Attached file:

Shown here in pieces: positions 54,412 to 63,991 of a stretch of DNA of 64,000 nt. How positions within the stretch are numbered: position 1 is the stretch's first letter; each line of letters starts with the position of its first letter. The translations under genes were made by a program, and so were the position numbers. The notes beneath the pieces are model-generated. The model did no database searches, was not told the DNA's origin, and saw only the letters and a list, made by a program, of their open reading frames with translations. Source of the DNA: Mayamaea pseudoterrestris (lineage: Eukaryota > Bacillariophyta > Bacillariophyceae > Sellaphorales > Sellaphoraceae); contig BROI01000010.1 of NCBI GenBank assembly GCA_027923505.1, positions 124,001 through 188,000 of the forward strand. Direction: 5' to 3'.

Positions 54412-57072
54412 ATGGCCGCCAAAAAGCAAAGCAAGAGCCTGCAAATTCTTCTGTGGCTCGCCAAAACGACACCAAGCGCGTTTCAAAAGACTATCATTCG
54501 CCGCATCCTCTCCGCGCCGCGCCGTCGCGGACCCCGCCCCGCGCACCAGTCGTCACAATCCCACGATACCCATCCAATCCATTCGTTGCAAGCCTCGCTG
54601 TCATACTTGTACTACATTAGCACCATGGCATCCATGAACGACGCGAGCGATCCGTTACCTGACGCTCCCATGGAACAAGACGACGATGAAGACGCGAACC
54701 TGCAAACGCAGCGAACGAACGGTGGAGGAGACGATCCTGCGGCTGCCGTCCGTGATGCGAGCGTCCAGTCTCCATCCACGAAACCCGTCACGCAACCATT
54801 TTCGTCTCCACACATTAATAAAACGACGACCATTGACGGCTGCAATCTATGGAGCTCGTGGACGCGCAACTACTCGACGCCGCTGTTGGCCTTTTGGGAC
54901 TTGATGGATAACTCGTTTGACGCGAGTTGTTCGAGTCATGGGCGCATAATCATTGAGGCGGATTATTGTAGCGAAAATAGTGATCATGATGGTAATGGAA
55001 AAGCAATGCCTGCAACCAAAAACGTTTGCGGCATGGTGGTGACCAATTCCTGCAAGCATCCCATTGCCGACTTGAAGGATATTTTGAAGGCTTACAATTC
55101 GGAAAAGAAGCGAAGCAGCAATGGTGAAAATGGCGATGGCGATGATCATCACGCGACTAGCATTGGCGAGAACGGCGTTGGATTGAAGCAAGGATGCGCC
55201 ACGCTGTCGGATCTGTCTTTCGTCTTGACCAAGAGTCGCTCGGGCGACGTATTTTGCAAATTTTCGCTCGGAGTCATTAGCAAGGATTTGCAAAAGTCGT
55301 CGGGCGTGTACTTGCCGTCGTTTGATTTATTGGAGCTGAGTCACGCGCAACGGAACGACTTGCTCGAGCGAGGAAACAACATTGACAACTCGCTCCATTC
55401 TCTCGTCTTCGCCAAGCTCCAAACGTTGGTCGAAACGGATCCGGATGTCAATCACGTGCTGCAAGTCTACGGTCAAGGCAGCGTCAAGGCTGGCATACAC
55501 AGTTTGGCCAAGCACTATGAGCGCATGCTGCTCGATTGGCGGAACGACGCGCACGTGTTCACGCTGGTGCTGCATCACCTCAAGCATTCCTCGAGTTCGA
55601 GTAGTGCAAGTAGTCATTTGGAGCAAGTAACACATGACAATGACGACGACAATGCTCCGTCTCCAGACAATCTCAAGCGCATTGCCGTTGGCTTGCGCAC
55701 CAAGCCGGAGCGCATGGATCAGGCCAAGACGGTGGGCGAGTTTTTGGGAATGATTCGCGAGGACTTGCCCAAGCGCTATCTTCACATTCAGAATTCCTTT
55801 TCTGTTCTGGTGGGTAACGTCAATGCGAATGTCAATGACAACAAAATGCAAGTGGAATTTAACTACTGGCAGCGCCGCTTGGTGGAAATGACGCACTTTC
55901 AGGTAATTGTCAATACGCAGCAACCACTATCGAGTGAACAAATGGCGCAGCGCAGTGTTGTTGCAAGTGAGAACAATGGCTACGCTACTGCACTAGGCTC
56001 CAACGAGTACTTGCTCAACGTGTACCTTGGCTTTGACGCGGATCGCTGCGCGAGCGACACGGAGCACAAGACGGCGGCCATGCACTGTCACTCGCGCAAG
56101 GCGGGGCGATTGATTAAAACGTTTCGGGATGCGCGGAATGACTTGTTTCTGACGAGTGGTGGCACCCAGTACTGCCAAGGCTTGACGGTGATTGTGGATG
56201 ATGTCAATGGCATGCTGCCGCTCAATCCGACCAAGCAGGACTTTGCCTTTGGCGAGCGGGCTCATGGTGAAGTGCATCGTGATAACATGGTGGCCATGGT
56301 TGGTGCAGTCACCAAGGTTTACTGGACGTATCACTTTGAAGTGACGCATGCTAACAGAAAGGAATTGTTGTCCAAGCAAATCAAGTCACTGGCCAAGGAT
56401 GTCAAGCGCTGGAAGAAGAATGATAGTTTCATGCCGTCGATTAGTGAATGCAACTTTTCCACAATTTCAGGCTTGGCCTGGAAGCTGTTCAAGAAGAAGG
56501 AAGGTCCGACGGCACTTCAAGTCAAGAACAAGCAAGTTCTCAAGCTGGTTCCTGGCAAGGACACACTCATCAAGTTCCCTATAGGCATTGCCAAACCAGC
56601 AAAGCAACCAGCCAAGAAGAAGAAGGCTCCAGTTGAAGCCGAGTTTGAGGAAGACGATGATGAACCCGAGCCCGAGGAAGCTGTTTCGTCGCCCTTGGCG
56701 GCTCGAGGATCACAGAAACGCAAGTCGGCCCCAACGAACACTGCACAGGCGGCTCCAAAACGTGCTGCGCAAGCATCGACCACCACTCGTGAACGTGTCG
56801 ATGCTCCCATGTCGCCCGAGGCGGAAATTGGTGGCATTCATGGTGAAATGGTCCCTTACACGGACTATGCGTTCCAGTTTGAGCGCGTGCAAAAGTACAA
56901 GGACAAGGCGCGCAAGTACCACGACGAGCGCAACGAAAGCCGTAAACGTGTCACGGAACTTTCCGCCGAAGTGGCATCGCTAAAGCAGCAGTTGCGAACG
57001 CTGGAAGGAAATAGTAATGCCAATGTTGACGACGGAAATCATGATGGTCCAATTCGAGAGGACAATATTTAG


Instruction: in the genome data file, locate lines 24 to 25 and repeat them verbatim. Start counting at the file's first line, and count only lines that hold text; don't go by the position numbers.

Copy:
56501 AAGGTCCGACGGCACTTCAAGTCAAGAACAAGCAAGTTCTCAAGCTGGTTCCTGGCAAGGACACACTCATCAAGTTCCCTATAGGCATTGCCAAACCAGC
56601 AAAGCAACCAGCCAAGAAGAAGAAGGCTCCAGTTGAAGCCGAGTTTGAGGAAGACGATGATGAACCCGAGCCCGAGGAAGCTGTTTCGTCGCCCTTGGCG